The Center for Inquiry recently made a decision to sponsor Blasphemy Day, 30 September - the five-year anniversary of the publication of the notorious Danish cartoons of Muhammad. Unfortunately this decision has produced a split between CFI Founder, Paul Kurtz, who opposes the decision here and here, and the organisation's current president and CEO, Ronald A. Lindsay, who strongly supports it.
Kurtz is in his mid-eighties, easily old enough to be Lindsay's father, and comes from a generation more used to decorum and formality than baby boomers like Lindsay, who came of age during the tail end of the Vietnam War era and the Sexual Revolution. For the moment, boomers and older Gen Xers - people in their late forties and fifties - have their hands on the levers of power and influence. But there is a still younger generation making waves: the brash, cyber-savvy younger X's and Gen Y's: people such as those who dreamed up the idea of Blasphemy Day in the first place.
While men and women of Lindsay's generation (and mine) may respect our elders, including statesmen like Kurtz, we have very different life experiences. And we also have to accommodate the attitudes of those coming up behind us, or else the movements we're involved with will die. This is going to make for some interesting policy dilemmas over the next decade or so.
Meanwhile, who is right, Lindsay or Kurtz? I can't help feeling that Kurtz has a point. The CFI is a corporation, and indeed has a strong corporate brand. It needs to satisfy all its stakeholders as far as it can, and it needs to avoid tarnishing its brand, one that connotes a certain dignity in its critique of religion and superstition. It appears to me that the CFI may have embraced Blasphemy Day so wholeheartedly that it has unnecessarily upset some of its more conservative stakeholders.
But that's not to say I'm with Kurtz. The idea of a right to "blaspheme" is important and compelling. I think that the CFI was correct to give some support to Blasphemy Day, even if not to the extent of encouraging artworks and actions that (arguably) conflict with its carefully established brand image. The promotion of symposia to discuss the idea of blasphemy and its political suppression, some general support for the idea of Blasphemy Day, perhaps some clarificatory reservations about blasphemy merely for its own sake (rather than to dramatise a point, as Blasphemy Day no doubt does) may have served the CFI and its stakeholders better. The CFI did some of this, but perhaps it went too far in involving itself in the business of apparently gratuitous ridicule ... though it could certainly have made statements defending the right to engage in this, on free speech grounds, without harming its own brand.
Still, I think it was correct, given the various vectors involved here, to give at least some recognition and support to the Blasphamy Day concept.
Like other corporate bodies and associations, such as the NCSE and various scientific bodies, the CFI has no thoughts or feelings of its own. It is there to adopt policies and programs that serve the interests of members and others whose cause it has taken up. Its leaders and staff need to be very careful to be inclusive, as far as possible, and that may mean involving the CFI in some compromises when it makes delicate corporate decisions. I'm not sure it made exactly the right decision in this case, and I do think it needs to listen carefully when respected people like Kurtz indicate their alienation.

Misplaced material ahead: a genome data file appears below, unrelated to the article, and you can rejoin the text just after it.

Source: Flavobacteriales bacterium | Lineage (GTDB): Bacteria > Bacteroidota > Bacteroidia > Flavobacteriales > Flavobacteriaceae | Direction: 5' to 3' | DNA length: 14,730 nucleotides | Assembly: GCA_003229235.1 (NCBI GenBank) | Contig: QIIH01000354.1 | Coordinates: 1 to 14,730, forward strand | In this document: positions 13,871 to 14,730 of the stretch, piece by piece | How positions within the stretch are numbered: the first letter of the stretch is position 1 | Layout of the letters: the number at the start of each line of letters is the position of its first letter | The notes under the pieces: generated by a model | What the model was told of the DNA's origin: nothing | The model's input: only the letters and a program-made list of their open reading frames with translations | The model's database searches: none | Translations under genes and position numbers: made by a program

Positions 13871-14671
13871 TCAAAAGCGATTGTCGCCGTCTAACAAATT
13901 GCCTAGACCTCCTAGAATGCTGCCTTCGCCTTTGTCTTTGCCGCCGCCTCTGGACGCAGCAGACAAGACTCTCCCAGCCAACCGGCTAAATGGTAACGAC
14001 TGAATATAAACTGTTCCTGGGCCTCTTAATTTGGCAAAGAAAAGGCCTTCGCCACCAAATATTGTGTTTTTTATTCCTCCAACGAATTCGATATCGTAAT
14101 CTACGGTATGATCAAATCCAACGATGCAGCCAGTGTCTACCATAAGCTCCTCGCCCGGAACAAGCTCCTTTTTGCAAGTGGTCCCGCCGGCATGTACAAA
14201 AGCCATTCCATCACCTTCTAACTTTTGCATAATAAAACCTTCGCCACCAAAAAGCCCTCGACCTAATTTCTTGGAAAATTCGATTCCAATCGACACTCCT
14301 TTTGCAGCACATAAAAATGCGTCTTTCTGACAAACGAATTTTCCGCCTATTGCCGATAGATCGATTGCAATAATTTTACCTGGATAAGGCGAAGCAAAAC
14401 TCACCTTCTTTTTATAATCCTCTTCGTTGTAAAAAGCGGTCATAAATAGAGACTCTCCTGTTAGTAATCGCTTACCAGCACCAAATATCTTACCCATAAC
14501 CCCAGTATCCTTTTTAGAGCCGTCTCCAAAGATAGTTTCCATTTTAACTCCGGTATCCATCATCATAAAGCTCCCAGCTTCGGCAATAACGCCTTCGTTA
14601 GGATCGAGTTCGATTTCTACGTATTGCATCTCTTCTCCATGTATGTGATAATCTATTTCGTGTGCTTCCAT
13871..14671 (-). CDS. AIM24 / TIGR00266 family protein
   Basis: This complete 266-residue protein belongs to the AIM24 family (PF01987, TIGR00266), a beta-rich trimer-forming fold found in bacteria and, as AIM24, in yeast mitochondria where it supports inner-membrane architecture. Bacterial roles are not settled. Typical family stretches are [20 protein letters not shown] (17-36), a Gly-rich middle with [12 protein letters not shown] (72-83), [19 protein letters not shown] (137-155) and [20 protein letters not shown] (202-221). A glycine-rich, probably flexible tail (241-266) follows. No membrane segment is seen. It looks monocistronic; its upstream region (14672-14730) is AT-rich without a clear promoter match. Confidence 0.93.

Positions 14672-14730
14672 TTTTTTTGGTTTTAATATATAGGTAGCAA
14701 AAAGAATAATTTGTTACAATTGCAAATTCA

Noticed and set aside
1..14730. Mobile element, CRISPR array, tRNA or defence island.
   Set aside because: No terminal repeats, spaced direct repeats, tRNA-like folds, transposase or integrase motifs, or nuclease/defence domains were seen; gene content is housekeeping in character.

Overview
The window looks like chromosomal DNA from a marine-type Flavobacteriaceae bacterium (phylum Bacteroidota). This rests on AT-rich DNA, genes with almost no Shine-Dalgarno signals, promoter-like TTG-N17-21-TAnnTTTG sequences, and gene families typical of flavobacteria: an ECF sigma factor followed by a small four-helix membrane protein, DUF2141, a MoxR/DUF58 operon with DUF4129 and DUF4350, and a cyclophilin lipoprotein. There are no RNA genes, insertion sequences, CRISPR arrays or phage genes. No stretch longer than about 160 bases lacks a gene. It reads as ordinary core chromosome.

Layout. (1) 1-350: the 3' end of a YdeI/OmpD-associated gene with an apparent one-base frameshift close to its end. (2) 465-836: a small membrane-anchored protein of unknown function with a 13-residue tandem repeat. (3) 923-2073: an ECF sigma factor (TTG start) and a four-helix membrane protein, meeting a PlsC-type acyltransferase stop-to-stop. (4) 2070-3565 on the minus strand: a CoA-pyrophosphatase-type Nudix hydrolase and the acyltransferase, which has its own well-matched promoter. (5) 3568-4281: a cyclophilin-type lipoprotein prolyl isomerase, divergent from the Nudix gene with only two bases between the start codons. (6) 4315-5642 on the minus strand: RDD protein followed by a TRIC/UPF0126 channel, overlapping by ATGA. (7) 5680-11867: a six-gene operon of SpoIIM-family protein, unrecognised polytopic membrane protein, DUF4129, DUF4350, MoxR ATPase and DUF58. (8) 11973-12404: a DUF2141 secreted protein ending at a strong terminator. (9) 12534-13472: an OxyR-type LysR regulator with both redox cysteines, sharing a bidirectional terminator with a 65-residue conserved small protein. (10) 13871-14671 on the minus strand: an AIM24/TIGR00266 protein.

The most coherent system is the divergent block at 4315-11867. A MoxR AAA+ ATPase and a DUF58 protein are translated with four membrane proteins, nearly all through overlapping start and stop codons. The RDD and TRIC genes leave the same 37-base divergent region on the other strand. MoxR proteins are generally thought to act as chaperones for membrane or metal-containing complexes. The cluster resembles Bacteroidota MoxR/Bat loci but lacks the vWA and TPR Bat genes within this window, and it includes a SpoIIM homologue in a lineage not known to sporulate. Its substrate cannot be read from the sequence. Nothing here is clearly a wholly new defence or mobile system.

On the other hand, Kurtz has not helped by talking about "fundamentalist atheists", when what he is really seeing is the brashness of a younger generation, combined with a tricky decision for the people who actually hold the power to make tricky decisions at the moment. Though Kurtz insists (in his latest piece) that there are fundamentalist atheists lurking around, this is a meme that should be contested vigorously whenever it appears. A fundamentalist atheist would be an atheist who believes in the inerrancy of an atheist text - perhaps Bertrand Russell's Why I Am Not A Christian or Richard Dawkins' The God Delusion - even in the face of results from rational inquiry.
I have yet to encounter such a person. Even if any exist, I very much doubt that fundamentalist atheism had anything to do with the decision in this case.
That's not to say that there are no atheists who are knee-jerk in their hostility to all religious people, no matter how theologically and politically liberal. Knee-jerk atheists certainly do exist, and I will criticise them whenever necessary.
There are also atheists who have apocalyptic and/or totalitarian/authoritarian tendencies. I.e., they may wish to eradicate religion in a dramatic way within their own lifetimes, rather than merely contesting its truth claims (with the benefits that I believe this produces). Or they may wish to impose non-belief by authoritarian state action. All social movements are likely to attract people with these tendencies; and even very liberal people (like me) need to beware of the temptations of apocalyptic or totalitarian thinking. While the current religions are great breeding grounds for this kind of thinking, and Christianity helped spawn the apocalyptic and totalitarian quasi-religions of communism and Nazism, no movement is necessarily immune from these tendencies. (As an aside, apocalyptic thinking is rife in the transhumanist movement, which needs to be careful where it goes with this.)
However, I don't think that any tendency towards apocalypticism or totalitarianism - or fundamentalism if it comes to that - lies behind the CFI's handling of Blasphemy Day. It was simply a matter of how to engage productively with the brashness of a younger generation, while trying to protect the CFI brand.